|Title||Acute peri-operative neurocognitive disorders: a narrative review.|
|Publication Type||Journal Article|
|Year of Publication||2022|
|Authors||Evered L, Atkins K, Silbert B, Scott DA|
|Volume||77 Suppl 1|
|Date Published||2022 Jan|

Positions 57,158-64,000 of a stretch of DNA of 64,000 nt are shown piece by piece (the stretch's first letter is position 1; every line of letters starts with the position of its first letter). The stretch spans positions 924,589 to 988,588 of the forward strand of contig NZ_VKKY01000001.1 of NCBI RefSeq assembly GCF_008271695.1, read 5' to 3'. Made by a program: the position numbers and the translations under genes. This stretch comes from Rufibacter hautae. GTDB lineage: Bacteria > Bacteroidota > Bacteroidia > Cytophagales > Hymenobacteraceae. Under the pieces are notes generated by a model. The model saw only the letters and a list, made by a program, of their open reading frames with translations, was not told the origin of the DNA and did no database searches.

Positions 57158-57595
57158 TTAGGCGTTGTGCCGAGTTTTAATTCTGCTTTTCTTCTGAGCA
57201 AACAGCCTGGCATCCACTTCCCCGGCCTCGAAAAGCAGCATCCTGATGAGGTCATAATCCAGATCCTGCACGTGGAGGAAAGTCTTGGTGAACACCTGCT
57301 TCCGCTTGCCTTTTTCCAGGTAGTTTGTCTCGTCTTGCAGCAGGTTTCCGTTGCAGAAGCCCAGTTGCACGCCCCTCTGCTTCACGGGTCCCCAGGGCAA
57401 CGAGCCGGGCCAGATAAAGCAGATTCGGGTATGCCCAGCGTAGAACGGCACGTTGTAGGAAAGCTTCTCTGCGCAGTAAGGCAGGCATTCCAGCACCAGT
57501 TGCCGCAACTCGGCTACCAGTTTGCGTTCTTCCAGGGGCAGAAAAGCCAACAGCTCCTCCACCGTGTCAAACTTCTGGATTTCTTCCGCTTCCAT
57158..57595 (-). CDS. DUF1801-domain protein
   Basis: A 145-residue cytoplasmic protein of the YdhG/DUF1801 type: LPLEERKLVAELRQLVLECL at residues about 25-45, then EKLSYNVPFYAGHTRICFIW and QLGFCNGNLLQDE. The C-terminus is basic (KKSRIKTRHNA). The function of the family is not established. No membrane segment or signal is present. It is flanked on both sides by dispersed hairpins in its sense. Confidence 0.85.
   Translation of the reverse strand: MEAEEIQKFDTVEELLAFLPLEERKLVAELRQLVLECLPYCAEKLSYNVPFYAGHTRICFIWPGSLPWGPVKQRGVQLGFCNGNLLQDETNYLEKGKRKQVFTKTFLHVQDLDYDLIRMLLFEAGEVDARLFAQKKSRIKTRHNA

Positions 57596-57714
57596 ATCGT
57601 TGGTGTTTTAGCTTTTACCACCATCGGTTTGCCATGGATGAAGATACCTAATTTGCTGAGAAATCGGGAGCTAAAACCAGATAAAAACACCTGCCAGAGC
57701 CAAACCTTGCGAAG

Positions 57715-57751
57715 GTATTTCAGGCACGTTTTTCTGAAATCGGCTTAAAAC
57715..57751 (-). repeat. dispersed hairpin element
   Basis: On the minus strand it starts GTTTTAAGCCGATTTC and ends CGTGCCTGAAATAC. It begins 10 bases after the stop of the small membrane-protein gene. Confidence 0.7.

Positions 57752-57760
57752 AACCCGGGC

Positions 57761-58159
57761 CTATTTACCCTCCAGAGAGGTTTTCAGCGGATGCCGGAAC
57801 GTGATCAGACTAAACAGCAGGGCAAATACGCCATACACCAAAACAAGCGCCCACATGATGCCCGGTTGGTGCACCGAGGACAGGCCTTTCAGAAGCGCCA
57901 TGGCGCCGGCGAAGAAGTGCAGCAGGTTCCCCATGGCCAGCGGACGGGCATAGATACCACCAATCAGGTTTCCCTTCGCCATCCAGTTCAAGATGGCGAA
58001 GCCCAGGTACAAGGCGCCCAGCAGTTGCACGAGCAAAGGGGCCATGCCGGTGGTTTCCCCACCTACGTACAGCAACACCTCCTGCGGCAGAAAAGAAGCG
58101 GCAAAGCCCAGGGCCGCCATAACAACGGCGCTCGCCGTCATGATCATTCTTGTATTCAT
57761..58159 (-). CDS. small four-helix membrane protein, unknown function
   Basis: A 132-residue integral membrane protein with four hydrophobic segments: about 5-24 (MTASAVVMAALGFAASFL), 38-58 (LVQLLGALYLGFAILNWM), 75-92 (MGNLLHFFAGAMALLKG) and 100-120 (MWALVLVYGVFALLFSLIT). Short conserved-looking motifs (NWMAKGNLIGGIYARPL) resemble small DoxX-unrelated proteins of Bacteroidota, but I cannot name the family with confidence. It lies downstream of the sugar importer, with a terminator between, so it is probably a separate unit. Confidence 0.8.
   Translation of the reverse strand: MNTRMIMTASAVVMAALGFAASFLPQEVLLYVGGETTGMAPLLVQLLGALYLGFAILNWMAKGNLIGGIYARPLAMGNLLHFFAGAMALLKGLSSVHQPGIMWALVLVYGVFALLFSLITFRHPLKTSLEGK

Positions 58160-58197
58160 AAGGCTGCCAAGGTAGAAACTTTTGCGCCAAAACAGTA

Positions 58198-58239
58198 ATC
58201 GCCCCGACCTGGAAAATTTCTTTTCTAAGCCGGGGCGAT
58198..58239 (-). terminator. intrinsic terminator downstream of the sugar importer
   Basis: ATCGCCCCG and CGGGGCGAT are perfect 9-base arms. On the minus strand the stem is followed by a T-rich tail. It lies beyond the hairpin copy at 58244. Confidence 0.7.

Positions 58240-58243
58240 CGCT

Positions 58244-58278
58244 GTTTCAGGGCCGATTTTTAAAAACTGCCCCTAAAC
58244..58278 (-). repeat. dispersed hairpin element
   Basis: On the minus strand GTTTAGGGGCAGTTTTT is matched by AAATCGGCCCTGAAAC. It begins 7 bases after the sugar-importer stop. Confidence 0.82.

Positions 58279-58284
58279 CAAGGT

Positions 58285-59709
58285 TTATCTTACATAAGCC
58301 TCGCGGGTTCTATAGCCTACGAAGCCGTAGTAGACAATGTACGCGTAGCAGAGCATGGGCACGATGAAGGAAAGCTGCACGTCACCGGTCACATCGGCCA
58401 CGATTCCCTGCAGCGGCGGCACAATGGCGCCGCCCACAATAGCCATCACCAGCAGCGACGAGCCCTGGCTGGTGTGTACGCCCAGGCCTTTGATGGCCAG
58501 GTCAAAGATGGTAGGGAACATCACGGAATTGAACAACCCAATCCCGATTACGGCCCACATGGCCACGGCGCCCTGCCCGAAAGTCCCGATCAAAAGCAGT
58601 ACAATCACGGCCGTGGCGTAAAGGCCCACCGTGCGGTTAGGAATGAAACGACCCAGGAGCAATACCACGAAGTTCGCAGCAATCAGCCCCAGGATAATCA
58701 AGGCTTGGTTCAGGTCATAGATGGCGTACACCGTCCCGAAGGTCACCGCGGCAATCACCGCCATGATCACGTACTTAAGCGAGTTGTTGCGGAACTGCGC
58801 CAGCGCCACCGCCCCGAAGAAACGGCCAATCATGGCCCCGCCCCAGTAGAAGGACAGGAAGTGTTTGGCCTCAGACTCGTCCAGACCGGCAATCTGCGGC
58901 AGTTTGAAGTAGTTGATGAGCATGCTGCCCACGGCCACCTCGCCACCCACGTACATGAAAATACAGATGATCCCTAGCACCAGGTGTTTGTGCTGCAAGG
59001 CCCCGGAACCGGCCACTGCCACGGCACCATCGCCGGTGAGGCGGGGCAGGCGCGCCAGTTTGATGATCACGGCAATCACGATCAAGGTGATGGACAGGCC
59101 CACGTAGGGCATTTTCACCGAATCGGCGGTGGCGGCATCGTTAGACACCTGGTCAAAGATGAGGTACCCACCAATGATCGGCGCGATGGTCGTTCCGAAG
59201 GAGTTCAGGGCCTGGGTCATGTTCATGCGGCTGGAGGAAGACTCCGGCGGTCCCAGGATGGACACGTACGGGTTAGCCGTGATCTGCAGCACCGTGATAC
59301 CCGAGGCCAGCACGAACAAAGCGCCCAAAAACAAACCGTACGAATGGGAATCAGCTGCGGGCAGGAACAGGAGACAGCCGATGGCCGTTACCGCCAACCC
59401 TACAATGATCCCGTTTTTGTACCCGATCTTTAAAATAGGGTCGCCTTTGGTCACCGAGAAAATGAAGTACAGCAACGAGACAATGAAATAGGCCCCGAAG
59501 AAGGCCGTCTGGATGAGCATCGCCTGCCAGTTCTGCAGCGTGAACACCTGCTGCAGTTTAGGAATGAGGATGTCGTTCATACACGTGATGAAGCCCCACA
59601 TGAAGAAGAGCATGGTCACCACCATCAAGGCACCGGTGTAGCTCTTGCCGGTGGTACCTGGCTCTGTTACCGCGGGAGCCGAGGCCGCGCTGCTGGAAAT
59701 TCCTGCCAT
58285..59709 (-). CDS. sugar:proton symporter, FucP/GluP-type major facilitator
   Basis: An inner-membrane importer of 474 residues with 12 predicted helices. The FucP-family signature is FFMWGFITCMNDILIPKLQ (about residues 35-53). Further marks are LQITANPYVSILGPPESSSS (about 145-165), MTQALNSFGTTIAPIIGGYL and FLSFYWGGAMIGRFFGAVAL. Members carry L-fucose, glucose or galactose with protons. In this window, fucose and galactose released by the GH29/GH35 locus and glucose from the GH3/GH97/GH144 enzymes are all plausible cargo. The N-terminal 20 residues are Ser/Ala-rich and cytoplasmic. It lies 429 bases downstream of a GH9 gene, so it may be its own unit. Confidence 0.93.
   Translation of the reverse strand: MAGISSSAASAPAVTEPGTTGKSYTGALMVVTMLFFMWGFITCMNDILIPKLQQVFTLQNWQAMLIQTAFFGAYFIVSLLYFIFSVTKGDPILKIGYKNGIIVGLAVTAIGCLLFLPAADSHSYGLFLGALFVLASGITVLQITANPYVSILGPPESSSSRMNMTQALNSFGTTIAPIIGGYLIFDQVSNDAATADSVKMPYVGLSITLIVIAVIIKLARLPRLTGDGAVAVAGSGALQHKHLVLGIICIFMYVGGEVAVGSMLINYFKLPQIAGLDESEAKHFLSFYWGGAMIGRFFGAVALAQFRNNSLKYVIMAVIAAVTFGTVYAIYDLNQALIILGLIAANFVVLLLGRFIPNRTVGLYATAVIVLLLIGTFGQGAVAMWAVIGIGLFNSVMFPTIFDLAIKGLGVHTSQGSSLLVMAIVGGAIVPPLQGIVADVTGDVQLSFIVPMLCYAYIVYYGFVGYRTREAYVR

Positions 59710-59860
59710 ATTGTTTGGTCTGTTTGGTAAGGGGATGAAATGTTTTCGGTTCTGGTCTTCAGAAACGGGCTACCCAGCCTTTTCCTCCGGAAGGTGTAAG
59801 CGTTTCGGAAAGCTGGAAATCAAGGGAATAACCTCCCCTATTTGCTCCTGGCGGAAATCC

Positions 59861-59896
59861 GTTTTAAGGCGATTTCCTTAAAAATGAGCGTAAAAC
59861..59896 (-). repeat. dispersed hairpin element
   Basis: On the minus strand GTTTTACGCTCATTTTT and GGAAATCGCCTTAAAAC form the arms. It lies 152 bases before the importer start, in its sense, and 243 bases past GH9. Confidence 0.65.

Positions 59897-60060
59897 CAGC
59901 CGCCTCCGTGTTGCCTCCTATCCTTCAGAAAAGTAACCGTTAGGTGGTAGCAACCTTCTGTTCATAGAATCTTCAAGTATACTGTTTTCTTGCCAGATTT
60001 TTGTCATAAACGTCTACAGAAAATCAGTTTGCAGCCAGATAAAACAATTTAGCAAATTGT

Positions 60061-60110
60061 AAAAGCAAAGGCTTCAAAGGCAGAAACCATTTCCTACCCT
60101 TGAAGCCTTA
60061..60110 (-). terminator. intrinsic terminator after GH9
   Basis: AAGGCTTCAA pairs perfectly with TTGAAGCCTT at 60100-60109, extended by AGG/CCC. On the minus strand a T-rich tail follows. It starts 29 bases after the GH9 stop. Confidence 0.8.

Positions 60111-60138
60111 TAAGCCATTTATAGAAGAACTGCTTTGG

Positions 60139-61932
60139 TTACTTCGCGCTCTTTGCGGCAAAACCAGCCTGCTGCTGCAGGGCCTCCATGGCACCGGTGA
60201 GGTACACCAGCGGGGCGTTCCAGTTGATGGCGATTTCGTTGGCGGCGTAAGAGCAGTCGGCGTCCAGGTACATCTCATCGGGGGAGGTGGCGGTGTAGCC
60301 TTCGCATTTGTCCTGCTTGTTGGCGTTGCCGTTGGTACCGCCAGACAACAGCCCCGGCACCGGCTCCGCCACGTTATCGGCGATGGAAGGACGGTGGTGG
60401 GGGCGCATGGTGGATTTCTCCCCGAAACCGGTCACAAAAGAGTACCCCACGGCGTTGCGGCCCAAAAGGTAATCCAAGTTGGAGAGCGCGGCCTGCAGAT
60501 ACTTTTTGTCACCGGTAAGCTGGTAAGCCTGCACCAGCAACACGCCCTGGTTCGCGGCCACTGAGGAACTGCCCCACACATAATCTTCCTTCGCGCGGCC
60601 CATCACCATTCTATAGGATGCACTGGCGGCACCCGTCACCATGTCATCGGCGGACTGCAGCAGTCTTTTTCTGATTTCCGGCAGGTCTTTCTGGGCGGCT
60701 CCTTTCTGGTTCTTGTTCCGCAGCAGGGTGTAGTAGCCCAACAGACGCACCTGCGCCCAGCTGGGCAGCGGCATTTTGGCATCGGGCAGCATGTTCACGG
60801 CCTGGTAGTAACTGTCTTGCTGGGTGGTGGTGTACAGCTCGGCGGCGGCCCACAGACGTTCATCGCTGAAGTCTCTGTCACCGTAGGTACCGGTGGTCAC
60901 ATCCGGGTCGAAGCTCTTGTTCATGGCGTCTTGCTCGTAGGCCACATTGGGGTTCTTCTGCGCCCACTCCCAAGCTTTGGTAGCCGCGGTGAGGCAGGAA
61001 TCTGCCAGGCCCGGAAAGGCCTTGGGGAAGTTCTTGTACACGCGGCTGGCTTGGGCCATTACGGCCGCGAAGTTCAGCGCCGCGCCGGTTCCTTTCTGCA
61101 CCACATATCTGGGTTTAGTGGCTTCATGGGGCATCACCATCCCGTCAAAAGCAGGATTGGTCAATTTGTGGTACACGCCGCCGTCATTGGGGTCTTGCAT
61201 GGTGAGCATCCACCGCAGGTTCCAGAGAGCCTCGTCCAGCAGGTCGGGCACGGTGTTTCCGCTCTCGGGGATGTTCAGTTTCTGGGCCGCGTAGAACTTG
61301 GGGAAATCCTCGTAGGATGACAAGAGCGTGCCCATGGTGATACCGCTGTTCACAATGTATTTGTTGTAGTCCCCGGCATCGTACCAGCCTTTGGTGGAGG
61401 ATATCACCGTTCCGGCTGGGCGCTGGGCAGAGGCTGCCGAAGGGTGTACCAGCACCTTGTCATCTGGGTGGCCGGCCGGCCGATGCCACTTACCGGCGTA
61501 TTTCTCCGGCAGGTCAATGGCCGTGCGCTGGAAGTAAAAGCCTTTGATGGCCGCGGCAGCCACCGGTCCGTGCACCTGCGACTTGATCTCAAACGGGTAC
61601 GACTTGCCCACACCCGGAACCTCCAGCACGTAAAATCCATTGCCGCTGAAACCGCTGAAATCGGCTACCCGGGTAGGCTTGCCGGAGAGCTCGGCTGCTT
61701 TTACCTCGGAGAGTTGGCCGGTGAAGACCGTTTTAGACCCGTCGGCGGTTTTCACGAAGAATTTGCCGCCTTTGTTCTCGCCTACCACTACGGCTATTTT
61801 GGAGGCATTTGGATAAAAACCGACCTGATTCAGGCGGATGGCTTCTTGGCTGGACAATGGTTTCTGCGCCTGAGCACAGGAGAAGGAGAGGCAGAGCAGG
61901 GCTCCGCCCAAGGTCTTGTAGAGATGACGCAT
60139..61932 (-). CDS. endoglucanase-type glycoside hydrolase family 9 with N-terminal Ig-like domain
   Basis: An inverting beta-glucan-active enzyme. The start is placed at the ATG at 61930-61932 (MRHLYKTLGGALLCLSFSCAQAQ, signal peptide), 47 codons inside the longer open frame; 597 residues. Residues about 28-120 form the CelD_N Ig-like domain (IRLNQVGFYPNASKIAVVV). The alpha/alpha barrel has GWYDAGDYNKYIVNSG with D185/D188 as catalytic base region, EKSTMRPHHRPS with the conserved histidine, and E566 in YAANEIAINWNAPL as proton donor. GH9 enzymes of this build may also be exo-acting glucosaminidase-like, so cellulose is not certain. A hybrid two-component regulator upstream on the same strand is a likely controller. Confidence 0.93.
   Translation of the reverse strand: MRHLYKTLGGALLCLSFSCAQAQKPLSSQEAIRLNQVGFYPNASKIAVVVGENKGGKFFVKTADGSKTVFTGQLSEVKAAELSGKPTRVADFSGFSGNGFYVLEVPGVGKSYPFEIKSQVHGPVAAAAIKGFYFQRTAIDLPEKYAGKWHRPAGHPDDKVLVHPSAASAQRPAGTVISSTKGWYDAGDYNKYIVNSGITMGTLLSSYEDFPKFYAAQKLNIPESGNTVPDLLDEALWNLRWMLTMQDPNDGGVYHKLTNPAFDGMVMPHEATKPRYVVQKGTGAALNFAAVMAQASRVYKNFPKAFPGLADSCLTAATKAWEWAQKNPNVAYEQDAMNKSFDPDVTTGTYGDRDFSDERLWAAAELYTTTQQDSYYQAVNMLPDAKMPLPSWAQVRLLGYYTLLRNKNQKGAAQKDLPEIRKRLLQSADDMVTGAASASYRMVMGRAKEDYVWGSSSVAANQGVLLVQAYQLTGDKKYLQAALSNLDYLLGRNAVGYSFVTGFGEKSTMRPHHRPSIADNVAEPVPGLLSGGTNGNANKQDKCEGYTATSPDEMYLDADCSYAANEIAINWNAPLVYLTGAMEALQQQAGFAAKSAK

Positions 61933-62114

Peri-operative neurocognitive disorders are the most common complication experienced by older individuals undergoing anaesthesia and surgery. Peri-operative neurocognitive disorders, particularly postoperative delirium, result in long-term poor outcomes including: death; dementia; loss of independence; and poor cognitive and functional outcomes. Recent changes to the nomenclature of these disorders aims to align peri-operative neurocognitive disorders with cognitive disorders in the community, with consistent definitions and clinical diagnosis. Possible mechanisms include: undiagnosed neurodegenerative disease; inflammation and resulting neuroinflammation; neuronal damage; and comorbid systemic disease. Pre-operative frailty represents a significant risk for poor postoperative outcomes; it is associated with an increase in the incidence of cognitive decline at 3 and 12 months postoperatively. In addition to cognitive decline, frailty is associated with poor functional outcomes following elective non-cardiac surgery. It was recently shown that 29% of frail patients died or experienced institutionalisation or new disability within 90 days of major elective surgery. Identification of vulnerable patients before undergoing surgery and anaesthesia is the key to preventing peri-operative neurocognitive disorders. Current approaches include: pre-operative delirium and cognitive screening; blood biomarker analysis; intra-operative management that may reduce the incidence of postoperative delirium such as lighter anaesthesia using processed electroencephalography devices; and introduction of guidelines which may reduce or prevent delirium and postoperative neurocognitive disorders. This review will address these issues and advocate for an approach to care for older peri-operative patients which starts in the community and continues throughout the pre-operative, intra-operative, postoperative and post-discharge phases of care management, involving multidisciplinary medical teams, as well as family and caregivers wherever possible.